The following post is republished from NTCA’s blog, The Exchange, featuring dispatches from this year’s Consumer Electronics Show (CES) by NTCA Vice President of Policy Josh Seidemann. For more from CES, visit The Exchange.
(Las Vegas) Although PR materials for CES indicate a four-day conference, it is preceded by a day-and-a-half of media-only programming, as well as a full schedule of formal conference programming (I am not in Vegas for the full show; I think that only the most resilient of people could stand such a stretch of time in this city of sensory-overload; add the glitz and neon glare of CES to the mix, and the prospects become quite frightening).
Yesterday’s media day kicked off with a keynote that addressed global trends in tech, including various regions and their respective growth potential. That and other general sessions were followed by an evening expo of new products and “innovation award” winners. As I worked through the hall last night, I tried to view what I saw through the lens that I introduced in yesterday’s post, specifically, what is technologically meaningful. While kids would probably argue that the “smart hairbrush” should appeal to me, I saw some other devices that demonstrate how the incorporation of sensors and connectivity can offer elegant, if not brilliant, solutions to everyday challenges.
Take the smart cane, for example. This humble stick is embedded with sensors that “learn” the user’s movements, and other technology that can detect a fall. The cane also features an alert system that can notify a pre-determined party if something goes awry. The result? If Aunt Hilda uses the cane and one day gets out of bed late (or not at all), the cane can signal an alert to a neighbor or friend. If Aunt Hilda tumbles with the cane, the same protocol is followed. By understanding habits and then discerning when a departure from those habits occurs, or sensing when a dramatic change in balance is encountered, the cane can issue a distress call that might not be made with a standard, “Help, I’ve fallen . . .” device.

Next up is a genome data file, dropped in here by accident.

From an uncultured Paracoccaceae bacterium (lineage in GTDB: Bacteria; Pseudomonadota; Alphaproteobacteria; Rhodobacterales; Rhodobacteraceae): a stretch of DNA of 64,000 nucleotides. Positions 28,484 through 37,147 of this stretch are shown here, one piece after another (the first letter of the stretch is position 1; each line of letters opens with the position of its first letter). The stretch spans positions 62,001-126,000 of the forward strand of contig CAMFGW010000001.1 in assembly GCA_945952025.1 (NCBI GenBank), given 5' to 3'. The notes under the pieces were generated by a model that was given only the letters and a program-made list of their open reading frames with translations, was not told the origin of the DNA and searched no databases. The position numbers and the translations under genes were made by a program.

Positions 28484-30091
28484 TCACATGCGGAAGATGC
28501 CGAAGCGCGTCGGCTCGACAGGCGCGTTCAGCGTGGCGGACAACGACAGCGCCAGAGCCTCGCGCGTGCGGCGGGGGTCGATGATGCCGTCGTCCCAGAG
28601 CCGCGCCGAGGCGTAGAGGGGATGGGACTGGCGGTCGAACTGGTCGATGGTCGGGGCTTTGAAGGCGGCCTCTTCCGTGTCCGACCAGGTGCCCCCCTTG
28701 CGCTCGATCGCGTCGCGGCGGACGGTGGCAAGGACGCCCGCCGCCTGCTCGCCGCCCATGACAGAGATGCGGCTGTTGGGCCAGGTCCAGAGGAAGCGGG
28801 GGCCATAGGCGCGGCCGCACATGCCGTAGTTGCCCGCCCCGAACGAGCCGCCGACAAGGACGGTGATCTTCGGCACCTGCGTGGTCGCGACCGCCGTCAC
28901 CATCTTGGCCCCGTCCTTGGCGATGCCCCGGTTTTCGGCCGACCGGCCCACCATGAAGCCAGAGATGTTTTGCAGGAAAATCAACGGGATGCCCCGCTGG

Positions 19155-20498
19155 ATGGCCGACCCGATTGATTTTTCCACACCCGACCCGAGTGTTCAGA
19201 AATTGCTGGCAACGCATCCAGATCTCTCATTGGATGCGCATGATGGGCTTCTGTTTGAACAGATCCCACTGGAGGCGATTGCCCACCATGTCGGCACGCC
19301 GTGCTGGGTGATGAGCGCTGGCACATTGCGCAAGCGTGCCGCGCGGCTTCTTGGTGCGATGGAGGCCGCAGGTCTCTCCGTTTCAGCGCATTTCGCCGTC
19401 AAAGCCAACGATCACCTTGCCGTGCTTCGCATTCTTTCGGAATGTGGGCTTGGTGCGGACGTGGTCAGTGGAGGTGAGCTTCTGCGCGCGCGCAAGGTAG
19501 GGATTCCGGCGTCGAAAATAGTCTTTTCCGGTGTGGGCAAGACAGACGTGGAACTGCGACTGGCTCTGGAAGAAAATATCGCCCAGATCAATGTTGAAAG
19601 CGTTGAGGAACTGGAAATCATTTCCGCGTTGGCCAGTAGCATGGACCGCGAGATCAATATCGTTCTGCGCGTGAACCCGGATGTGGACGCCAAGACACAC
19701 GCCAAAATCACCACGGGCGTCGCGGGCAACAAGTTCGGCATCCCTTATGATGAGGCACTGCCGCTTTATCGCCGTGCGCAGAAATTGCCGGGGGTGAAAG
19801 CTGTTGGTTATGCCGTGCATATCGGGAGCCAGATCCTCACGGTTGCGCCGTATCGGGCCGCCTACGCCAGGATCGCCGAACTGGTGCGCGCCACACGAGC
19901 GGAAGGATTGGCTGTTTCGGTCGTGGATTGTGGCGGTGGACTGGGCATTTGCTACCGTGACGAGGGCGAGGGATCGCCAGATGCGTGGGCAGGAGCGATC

Do I need a fridge cam? No. Would I like a smart 9-volt battery for a smoke detector that alerts me when there is trouble, or a $49 leak detector that can be placed in bathrooms, beneath sinks, or near a water heater to signal excessive moisture in those locations? To both, I would say “yes.” Roost offers both.
Some technology straddles the border between useful and a fully-deserving OMG. Eugene is a small device that can sit atop a kitchen waste can and determine, based upon a UPC code, whether or how a particular product container should be recycled. Of course, incentives are everything, so users are encouraged by the possibility of earning credits toward future purchases. And, while some might shrug as to ultimate usefulness of such a device (will one more non-recycle detergent bottle really make a difference?), Eugene can also place an order for more product when the old container is recycled. So, for example, when you scan that empty bottle of Tide, the app will prompt you with an opportunity to order more from pre-determined, pre-loaded retailers.
These and other devices were on display last night, and more will be featured as the expo hall opens tomorrow. For now, though, let’s consider a phrase that one speaker tossed out yesterday. In context, I would not argue that he intended it to be a paradigm indicator. But, given NTCA’s focus on opportunities in telehealth and aging-in-place, I would argue that is one we can adopt can promote: active aging. Aging-in-place certainly has its role in keeping seniors in familiar environments. But, aging-in-place need not be confused with sedentary habits. EarlySense, an Israeli company, offers a “touchless” device that monitors users by slipping a saucer-size disc beneath a mattress. It measures bio-metric indicators and user activity, and can share that information globally with others as selected by the user. Like refrigerator door monitors or smart pill bottles, the device is a virtually invisible way to enhance user safety while not demanding any change to a lifestyle.
These are but a few examples of meaningful technology. Up next: telemedicine.